As far as unregulated horse rescues and charities go here’s an article from January out of a New Jersey paper:
A Mercer County woman who took in more than $344,000 in donations for what she described as a horse rescue charity put the money in her personal bank account and never properly registered the organization, officials said.
Dina Alborano, of Hamilton, used the internet and social media to promote her “I Care I Help” thoroughbred rescue organization, authorities said. She accepted more than $330,000 in donations via PayPal and personal checks in 2018 after reeling in more than $12,000 the previous year, the state Attorney General’s office said in a statement Monday.
So I don’t understand still to this day why the Commonwealth of Pennsylvania through the Attorney General’s office doesn’t look into problems like this in Pennsylvania?￼
Josh Shapiro needs to take action. He’s our Attorney General. Follow this LINK to contact his office.
Sometimes I think rescues of all kinds start with well-intentioned people who get in over their heads. I don’t know what to think here.
I love my plants. I love to garden. So now is the time when I start accumulating what I am going to plant.
Recently I became acquainted with two gentlemen from Lancaster, PA. David and Chase have this business called BloomBox.
This is an independent small business and the model is simple: great plants, reasonably priced delivered to your door. And by delivered, I mean hand-delivered. Not packed in the shipping box and sent FedEx or USPS or UPS. Delivered as in the grower comes to you.
This morning I decided to place a small order. I need to get my herbs, perennials and some of my bedding plants sorted. Herbs especially are something I buy a great deal of because my garden is in part a cottage garden. So I mix a lot of herbs in with my perennials and shrubs and trees and bulbs.
Much to my delight, after placing my order around eight something this morning, there was a knock at my door. And there was David co-owner of BloomBox with my plants!
My plants were in beautiful condition and exactly what I ordered and exactly what I expected. They also gave me a beautiful little Primrose to plant as a gift. They do that with all their customers.
David and I spoke for a brief time and I will be ordering from him again. To me this is an extension of shop local. And right now orders over $45 are delivered for free. Their delivery area is fairly wide but you still have to check your ZIP Code to make sure they serve you before you place an order.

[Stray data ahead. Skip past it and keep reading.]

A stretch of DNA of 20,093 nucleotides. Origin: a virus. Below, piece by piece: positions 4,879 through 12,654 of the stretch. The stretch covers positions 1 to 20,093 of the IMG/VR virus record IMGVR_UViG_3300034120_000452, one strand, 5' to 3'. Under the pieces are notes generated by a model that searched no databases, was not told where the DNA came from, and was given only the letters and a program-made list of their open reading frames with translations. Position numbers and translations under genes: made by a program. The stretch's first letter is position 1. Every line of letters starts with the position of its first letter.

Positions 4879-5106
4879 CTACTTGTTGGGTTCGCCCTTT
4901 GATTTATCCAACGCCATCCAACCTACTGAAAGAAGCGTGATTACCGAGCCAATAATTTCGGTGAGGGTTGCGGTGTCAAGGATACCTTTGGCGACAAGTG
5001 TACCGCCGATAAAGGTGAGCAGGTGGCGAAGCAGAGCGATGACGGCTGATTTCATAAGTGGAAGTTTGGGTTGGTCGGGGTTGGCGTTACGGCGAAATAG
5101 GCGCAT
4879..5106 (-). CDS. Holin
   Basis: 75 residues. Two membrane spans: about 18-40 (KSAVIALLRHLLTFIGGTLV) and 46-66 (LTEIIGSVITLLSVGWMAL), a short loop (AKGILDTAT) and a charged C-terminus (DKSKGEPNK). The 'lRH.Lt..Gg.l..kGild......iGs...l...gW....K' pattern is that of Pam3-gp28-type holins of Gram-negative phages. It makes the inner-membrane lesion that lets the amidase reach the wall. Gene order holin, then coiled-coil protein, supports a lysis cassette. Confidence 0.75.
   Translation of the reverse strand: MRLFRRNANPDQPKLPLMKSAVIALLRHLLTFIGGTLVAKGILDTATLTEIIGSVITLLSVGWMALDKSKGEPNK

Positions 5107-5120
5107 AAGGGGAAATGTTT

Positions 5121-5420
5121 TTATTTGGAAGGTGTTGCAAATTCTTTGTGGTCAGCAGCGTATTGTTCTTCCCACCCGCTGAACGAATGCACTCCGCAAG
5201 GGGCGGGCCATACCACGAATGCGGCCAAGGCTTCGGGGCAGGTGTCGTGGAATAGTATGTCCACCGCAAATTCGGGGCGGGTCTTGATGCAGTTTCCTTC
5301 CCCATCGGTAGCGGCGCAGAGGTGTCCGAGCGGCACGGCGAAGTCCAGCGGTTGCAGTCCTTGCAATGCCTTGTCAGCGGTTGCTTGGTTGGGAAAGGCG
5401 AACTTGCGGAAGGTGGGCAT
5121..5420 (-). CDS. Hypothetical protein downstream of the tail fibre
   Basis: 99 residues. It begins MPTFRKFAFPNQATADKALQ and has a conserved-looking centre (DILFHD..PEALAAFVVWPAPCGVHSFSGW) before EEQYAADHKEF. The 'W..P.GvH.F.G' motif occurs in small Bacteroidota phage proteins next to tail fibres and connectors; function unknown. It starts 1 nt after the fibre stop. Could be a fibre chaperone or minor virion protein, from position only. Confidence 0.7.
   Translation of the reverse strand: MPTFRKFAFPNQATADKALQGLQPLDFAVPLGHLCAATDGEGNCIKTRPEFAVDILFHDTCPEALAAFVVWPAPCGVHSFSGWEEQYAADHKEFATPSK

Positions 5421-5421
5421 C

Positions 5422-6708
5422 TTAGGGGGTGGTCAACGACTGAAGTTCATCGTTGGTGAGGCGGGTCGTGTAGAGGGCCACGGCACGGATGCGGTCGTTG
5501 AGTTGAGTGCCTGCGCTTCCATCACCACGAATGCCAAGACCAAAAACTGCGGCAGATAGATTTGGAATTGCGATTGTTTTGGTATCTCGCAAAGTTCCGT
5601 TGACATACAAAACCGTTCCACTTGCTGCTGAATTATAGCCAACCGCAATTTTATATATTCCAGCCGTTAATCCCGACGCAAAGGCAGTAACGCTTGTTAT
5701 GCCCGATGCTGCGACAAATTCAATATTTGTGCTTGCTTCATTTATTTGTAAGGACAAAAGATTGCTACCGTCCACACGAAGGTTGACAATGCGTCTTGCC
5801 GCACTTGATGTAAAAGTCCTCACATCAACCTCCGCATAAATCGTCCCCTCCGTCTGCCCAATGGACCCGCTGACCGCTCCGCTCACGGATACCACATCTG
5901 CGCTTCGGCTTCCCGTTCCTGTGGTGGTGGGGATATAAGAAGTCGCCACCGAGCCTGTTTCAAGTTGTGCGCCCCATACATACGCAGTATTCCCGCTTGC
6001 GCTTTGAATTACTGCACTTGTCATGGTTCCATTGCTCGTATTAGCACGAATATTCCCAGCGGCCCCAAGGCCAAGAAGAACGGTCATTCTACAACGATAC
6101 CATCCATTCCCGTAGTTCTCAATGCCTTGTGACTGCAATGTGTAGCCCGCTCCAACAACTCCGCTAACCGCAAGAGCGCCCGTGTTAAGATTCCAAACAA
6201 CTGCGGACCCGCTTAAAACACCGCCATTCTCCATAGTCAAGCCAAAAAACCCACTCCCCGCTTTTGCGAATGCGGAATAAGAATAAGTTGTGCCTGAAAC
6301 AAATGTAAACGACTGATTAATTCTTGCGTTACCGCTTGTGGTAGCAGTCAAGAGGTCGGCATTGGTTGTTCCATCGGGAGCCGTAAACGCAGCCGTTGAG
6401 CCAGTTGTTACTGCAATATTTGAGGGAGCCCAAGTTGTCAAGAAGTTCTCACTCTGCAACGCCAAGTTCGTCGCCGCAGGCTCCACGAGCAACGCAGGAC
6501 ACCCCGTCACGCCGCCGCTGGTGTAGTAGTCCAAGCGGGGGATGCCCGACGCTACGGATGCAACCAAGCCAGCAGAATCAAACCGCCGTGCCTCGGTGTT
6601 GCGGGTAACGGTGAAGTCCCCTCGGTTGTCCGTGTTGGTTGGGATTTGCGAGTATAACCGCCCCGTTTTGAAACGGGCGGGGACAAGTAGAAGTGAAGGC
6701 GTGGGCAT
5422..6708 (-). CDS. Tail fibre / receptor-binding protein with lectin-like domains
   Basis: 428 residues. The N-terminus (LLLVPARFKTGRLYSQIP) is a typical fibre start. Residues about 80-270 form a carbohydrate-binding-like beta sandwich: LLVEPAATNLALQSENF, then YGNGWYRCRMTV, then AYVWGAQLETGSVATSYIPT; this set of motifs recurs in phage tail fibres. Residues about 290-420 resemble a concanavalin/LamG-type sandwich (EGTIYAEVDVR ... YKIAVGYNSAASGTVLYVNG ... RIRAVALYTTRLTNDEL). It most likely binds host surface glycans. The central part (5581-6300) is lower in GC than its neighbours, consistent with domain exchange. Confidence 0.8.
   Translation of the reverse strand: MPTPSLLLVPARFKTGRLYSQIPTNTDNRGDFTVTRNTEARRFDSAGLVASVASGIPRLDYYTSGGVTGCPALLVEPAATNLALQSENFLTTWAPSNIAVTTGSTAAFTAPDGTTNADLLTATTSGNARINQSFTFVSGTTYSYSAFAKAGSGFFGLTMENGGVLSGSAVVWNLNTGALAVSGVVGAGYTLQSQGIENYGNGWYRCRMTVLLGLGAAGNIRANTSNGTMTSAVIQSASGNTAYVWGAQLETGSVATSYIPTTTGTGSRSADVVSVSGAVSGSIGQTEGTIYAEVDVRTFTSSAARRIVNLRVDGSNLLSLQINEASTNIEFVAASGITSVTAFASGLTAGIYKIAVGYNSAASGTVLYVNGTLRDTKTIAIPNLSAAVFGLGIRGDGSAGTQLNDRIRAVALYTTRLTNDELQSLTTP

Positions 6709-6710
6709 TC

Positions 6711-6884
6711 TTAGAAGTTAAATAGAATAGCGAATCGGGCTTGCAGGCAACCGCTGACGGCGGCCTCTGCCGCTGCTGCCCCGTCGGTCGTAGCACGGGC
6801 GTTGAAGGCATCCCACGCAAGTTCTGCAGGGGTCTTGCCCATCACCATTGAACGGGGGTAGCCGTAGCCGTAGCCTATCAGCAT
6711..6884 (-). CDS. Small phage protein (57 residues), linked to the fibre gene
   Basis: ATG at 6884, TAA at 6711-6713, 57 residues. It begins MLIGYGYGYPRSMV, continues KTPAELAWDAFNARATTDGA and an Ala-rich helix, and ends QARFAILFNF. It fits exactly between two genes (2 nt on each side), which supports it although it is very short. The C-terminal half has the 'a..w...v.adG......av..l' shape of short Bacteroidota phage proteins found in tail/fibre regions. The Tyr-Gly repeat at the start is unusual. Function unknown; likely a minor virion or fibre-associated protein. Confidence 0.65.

They are not certified organic, but they are clean growers so in my opinion they don’t have to be certified organic. I know how they’re growing and what they’re doing.
Give BloomBox a try! I will also note that I am not a compensated blogger, and I have not been compensated for my opinion here in anyway. I am a new customer of the business and I am impressed so I am sharing this with all of you.
BloomBox checks all of the boxes: quality, value, customer service.
I will note that I am not going to directly put all of these into the ground just yet because it is still a little early. I will be bringing my plants into the garage and covering them outside with landscape fabric until it is warm enough.
This week my friend Sara and I made the first trip of the season to Black Creek Greenhouses in East Earl, PA. (211 E. Black Creek Road, East Earl, PA 17519 (717) 445-5046)
Yes, it was a little early, but it was just one of those things where we wanted to see plants growing in greenhouses!
It was a lovely drive up and I have photos to go through which I will share. It was so nice to leave the fields of Tyvec wrapped McBoxes taking over Chester County and take in the fresh tilled fields and even a field full of little lambs!
Now some of the fields were a little “ripe” as they had been spread with manure but we didn’t mind- it smelled like spring. It was so nice to see the rolling fields and farmhouses.
Black Creek has amazing selections already. I bought a few plants (including some pansies), but mostly I got supplies. Gardening gloves, a new pair of pruning shears, the smelly lobster compost from Maine, twine, and so on.